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Figures

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Figure 1

The genes comprising the T2SSs from individual species are shown schematically. Homologous components are colored similarly; arrowheads show orientation. Dashed lines indicate a deleted region in the operon and do not represent linkage relationships.

Citation: Patrick M, Gray M, Sandkvist M, Johnson T. 2010. Type II Secretion in , EcoSal Plus 2010; doi:10.1128/ecosalplus.4.3.4
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Image of Figure 2
Figure 2

The structures of LT-IIb (left, PDB ID code 1TII) and cholera toxin (right, PDB ID code 1XTC), portrayed such that their A subunits (brown) are in a similar orientation. The individual B subunits are in red, magenta, green, blue, and cyan.

Citation: Patrick M, Gray M, Sandkvist M, Johnson T. 2010. Type II Secretion in , EcoSal Plus 2010; doi:10.1128/ecosalplus.4.3.4
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Figure 3

LT toxin subunits are translocated across the inner membrane via the Sec translocon and fold into an AB structure (shown in ribbon structure) in the periplasm of the ETEC cell. (1) After holotoxin formation, the assembled LT is targeted to the T2SS by an unknown mechanism. (2) Once engaged with the T2SS, LT is transported across the outer membrane. (3) Upon exposure to the extracellular space, LT binds to LPS on the bacterial cell surface (4), and as outer membrane vesicles are budding off the cell surface, LT is released. (5) B subunits bind to gangliosides on the host cell and facilitate the entry of the toxin by an unknown mechanism, initiating a series of cellular events leading to diarrhea.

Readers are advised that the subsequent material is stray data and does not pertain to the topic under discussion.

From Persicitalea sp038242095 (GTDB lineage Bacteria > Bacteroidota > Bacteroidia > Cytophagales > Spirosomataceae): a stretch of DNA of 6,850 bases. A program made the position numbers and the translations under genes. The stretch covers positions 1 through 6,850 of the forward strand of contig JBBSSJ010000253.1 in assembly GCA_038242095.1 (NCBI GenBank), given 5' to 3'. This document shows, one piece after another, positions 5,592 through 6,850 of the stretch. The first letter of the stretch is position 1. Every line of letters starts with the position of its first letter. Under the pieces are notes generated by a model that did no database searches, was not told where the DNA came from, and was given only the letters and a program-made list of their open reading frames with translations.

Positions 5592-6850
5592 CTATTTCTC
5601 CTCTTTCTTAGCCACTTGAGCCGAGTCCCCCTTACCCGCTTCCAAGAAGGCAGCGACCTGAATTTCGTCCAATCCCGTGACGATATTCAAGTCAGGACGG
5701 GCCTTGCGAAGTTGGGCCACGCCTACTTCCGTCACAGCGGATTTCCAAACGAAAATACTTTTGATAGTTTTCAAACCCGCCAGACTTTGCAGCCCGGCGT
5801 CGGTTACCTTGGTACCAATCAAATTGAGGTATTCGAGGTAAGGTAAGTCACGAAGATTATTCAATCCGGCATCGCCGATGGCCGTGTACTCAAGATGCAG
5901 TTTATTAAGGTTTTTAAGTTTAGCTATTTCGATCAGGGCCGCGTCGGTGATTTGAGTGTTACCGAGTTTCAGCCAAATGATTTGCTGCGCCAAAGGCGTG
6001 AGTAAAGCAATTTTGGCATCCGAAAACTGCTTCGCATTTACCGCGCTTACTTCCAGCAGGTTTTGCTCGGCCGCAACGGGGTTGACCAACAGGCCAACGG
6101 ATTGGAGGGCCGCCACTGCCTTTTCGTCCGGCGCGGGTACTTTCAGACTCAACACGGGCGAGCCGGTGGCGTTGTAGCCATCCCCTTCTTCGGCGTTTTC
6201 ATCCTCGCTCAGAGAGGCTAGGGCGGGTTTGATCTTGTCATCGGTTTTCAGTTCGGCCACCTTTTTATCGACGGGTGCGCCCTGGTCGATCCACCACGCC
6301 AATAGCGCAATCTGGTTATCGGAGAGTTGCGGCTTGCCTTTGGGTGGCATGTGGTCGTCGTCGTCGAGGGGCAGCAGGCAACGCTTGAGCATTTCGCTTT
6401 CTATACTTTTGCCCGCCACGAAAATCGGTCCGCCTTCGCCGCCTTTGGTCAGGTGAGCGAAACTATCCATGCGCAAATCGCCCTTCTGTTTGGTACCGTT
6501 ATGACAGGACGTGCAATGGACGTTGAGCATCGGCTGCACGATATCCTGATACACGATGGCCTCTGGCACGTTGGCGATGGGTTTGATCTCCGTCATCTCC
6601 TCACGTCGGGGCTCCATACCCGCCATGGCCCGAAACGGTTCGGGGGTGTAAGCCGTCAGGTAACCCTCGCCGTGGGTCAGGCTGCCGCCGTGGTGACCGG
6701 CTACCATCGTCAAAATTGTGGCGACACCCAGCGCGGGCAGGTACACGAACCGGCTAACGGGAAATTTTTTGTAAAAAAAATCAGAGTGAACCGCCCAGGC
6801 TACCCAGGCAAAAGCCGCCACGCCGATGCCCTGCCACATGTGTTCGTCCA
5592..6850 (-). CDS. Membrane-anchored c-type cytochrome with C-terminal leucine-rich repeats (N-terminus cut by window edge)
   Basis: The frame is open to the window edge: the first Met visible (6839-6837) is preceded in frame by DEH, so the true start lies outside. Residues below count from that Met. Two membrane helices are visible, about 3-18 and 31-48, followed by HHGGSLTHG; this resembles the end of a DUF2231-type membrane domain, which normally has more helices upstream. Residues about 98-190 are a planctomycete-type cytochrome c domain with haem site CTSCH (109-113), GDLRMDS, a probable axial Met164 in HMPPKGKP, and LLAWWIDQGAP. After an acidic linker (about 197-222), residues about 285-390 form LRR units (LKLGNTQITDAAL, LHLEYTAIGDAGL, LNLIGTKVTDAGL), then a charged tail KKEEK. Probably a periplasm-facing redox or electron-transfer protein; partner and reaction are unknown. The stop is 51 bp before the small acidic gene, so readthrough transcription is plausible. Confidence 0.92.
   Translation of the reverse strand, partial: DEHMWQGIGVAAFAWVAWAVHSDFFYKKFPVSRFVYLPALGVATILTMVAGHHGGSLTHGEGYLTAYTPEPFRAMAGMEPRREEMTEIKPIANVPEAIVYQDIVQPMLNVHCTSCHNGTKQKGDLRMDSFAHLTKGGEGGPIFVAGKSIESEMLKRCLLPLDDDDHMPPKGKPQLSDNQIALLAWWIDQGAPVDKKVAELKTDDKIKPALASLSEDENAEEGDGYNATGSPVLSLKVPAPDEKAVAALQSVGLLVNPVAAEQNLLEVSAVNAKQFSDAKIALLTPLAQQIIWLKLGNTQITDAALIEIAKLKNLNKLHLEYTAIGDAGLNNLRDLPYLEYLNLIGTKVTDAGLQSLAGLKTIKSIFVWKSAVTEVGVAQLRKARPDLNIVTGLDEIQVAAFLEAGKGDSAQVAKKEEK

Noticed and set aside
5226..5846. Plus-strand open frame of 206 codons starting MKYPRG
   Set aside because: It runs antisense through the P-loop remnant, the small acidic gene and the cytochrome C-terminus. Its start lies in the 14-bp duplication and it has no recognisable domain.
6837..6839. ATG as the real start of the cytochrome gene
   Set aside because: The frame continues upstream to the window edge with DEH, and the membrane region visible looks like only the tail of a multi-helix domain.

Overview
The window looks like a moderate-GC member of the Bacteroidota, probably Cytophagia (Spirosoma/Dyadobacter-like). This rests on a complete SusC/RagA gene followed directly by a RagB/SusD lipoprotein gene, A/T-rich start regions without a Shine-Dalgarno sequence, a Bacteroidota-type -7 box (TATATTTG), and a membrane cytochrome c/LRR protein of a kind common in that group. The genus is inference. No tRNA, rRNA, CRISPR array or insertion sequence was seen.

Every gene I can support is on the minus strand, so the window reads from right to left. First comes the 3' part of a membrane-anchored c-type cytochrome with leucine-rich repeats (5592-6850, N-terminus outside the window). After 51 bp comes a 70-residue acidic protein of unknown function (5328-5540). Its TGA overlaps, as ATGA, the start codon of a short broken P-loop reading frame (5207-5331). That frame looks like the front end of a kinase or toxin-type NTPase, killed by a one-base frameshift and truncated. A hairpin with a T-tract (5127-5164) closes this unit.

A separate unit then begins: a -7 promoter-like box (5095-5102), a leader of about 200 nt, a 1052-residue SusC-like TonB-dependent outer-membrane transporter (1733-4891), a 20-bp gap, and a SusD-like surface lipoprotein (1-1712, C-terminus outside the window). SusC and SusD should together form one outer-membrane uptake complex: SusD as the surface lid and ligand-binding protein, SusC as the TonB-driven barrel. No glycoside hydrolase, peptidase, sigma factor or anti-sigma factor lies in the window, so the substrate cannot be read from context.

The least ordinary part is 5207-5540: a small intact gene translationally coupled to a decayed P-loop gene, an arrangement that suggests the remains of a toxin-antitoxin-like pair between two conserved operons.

Citation: Patrick M, Gray M, Sandkvist M, Johnson T. 2010. Type II Secretion in , EcoSal Plus 2010; doi:10.1128/ecosalplus.4.3.4
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Figure 4

The T2SS comprises an ATPase (T2S:E), an inner membrane complex (T2S:C, F, L, and M), pseudopilins (T2S:G, H, I, J, and K), and an outer membrane secretin (T2S:D), which assemble into a complex spanning the entire cell envelope. Fully assembled LT (shown in ribbon structure) engages the T2S apparatus in the periplasm to allow for its extracellular translocation.

Citation: Patrick M, Gray M, Sandkvist M, Johnson T. 2010. Type II Secretion in , EcoSal Plus 2010; doi:10.1128/ecosalplus.4.3.4
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Tables

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Table 1

Examples of T2S-dependent substrates and their known activities

Citation: Patrick M, Gray M, Sandkvist M, Johnson T. 2010. Type II Secretion in , EcoSal Plus 2010; doi:10.1128/ecosalplus.4.3.4